The more information you add to your MFA requirements, the harder it is for cybercriminals to enter your system. Employ a diverse set of biometric authentication methods and combine them with conditional access policies such as GPS location or IP address, as well as trusted authenticator apps or other smartphone solutions to add more barriers to classified data.

Educate Your Employees

Employees are one of your best security assets. Teaching them about the dangers of using weak passwords, sharing biometric data, or compromising multi-factor authentication can go a long way in keeping your company and your customers safe.

Enforce MFA with a Cloud Directory Platform

The complications of remote work and the subsequent spike in cyberattacks have exacerbated the need for greater security protections at enterprises of all sizes. As a result, many companies leverage biometric technology to augment their security systems. 

Employees are already accustomed to biometric sensors and would prefer not to memorize multiple long passwords. IT admins gain greater peace of mind with an additional authentication method, knowing that biometrics can make an enormous difference in protection with the right precautions in place.

Even with all these pros in mind, enforcing multi-factor authentication across your entire distributed organization can be a pain. That’s where JumpCloud can help. JumpCloud Protect™ is a frictionless, one-touch authenticator app natively backed by the JumpCloud Directory Platform’s MFA functionality across devices, applications, networks, servers, and more.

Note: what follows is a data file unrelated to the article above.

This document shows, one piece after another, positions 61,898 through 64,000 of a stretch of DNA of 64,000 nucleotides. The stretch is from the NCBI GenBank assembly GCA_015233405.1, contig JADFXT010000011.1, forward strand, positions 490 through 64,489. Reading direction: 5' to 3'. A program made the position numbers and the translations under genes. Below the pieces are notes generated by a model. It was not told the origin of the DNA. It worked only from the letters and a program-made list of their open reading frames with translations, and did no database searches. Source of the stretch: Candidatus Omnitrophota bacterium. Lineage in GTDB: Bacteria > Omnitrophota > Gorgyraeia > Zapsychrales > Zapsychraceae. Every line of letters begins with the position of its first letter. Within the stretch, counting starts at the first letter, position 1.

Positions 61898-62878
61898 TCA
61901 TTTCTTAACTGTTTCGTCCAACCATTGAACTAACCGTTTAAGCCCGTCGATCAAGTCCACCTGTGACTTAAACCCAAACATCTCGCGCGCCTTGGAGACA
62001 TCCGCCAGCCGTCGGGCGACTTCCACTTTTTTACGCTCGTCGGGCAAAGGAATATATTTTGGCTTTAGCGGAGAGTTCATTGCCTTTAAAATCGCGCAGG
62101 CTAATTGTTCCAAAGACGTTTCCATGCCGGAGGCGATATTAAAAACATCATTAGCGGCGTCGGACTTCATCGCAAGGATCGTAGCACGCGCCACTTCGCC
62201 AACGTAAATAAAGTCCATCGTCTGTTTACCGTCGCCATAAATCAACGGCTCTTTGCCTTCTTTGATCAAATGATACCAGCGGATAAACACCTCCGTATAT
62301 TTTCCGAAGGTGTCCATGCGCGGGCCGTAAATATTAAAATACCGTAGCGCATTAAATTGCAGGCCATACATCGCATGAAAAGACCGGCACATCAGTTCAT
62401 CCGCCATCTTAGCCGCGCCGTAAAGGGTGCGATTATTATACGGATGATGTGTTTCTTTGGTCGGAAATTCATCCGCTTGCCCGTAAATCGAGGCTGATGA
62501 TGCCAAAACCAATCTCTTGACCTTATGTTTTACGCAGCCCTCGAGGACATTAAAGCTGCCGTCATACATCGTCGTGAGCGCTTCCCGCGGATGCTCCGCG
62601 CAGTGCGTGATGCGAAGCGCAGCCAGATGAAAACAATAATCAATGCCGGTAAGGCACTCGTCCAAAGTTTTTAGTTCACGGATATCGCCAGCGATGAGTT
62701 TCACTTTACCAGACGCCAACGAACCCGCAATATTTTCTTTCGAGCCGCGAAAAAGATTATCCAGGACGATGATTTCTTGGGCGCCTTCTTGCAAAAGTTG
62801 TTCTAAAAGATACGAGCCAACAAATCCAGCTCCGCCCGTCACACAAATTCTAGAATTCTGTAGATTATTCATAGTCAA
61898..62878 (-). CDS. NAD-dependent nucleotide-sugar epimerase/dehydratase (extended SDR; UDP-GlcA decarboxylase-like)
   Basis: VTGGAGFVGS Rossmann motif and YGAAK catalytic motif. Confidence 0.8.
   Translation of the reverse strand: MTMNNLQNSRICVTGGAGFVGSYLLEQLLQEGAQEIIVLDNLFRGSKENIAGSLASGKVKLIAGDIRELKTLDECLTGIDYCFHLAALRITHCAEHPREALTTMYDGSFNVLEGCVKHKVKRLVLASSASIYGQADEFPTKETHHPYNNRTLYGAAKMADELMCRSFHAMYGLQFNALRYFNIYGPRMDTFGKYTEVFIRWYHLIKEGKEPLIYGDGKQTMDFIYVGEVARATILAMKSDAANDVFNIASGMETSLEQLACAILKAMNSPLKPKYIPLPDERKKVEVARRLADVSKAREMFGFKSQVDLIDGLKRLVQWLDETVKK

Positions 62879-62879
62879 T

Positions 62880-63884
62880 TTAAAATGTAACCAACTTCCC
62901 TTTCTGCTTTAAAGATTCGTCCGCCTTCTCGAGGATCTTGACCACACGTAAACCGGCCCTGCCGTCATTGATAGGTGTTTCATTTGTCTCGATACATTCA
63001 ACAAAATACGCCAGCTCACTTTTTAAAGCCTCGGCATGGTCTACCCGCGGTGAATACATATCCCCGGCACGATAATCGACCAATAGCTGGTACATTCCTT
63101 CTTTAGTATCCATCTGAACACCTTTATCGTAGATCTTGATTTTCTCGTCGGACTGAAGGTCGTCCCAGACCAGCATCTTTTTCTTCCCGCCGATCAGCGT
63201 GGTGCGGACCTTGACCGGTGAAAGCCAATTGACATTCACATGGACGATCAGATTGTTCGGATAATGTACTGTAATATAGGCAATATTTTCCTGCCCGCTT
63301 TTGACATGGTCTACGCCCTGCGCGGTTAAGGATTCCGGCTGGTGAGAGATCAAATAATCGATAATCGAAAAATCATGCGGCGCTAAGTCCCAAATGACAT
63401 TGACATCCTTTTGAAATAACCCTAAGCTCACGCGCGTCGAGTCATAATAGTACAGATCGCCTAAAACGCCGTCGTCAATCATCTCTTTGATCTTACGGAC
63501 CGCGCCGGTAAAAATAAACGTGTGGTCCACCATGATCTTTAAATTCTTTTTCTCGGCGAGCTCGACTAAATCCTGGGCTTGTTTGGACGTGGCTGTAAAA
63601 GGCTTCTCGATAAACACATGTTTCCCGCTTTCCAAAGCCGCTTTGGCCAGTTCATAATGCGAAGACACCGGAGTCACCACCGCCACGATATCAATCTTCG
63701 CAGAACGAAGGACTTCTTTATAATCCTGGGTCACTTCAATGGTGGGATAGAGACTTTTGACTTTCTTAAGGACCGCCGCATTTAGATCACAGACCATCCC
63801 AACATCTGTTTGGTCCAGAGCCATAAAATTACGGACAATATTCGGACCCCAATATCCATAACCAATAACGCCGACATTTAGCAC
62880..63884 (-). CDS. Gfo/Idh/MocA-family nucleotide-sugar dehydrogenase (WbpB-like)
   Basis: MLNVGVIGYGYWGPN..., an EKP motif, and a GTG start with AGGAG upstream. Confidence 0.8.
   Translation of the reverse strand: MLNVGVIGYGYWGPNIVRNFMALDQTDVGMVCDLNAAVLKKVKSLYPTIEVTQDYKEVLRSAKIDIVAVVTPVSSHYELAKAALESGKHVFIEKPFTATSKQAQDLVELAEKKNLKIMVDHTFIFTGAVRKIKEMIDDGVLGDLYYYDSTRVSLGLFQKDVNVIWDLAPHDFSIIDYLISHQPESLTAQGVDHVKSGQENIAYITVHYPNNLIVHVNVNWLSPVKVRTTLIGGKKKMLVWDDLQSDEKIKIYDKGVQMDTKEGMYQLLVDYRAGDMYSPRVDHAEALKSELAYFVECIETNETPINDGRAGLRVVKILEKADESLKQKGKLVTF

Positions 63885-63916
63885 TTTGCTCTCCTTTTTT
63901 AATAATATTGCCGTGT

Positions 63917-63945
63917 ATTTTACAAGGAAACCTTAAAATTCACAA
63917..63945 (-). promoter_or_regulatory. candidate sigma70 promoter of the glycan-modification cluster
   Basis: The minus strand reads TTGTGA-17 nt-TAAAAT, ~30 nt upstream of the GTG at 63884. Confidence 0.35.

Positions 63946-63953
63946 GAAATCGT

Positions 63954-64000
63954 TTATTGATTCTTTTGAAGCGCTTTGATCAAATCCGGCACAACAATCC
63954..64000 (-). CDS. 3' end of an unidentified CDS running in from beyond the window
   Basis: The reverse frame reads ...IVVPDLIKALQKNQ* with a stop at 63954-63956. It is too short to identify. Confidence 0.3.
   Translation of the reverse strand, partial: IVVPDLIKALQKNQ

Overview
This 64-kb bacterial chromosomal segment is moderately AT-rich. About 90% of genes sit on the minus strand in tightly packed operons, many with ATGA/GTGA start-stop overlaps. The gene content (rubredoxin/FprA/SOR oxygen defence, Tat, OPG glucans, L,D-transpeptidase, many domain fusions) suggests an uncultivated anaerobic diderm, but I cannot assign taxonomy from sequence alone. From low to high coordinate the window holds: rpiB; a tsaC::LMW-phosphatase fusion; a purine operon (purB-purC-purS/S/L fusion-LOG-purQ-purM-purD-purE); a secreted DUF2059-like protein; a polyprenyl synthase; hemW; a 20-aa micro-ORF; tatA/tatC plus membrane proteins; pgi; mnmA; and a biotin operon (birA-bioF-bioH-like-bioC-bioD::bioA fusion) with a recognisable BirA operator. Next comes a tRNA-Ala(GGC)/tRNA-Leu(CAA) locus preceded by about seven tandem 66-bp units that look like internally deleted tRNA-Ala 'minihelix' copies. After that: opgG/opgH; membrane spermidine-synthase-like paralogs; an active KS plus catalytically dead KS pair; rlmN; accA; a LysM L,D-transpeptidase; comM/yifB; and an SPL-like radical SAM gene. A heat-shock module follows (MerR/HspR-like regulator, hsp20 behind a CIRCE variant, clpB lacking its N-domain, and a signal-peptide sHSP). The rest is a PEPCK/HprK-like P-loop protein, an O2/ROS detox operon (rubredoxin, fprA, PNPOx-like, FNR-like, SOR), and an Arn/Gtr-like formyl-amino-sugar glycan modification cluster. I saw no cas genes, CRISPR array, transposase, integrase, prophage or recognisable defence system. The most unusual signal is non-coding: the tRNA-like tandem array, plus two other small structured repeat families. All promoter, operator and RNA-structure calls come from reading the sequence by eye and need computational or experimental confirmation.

This unique combination offers improved endpoint security, enhanced conditional access, and a simplified end-user experience. What’s more, JumpCloud Protect provides significant cost savings, by bundling packages and avoiding additional licensing fees. 


Learn more about how JumpCloud Protect can improve your biometric security today.

Kelsey Kinzer

Kelsey is a passionate storyteller and Content Writer at JumpCloud. She is particularly inspired by the people who drive innovation in B2B tech. When away from her screen, you can find her climbing mountains and (unsuccessfully) trying to quit cold brew coffee.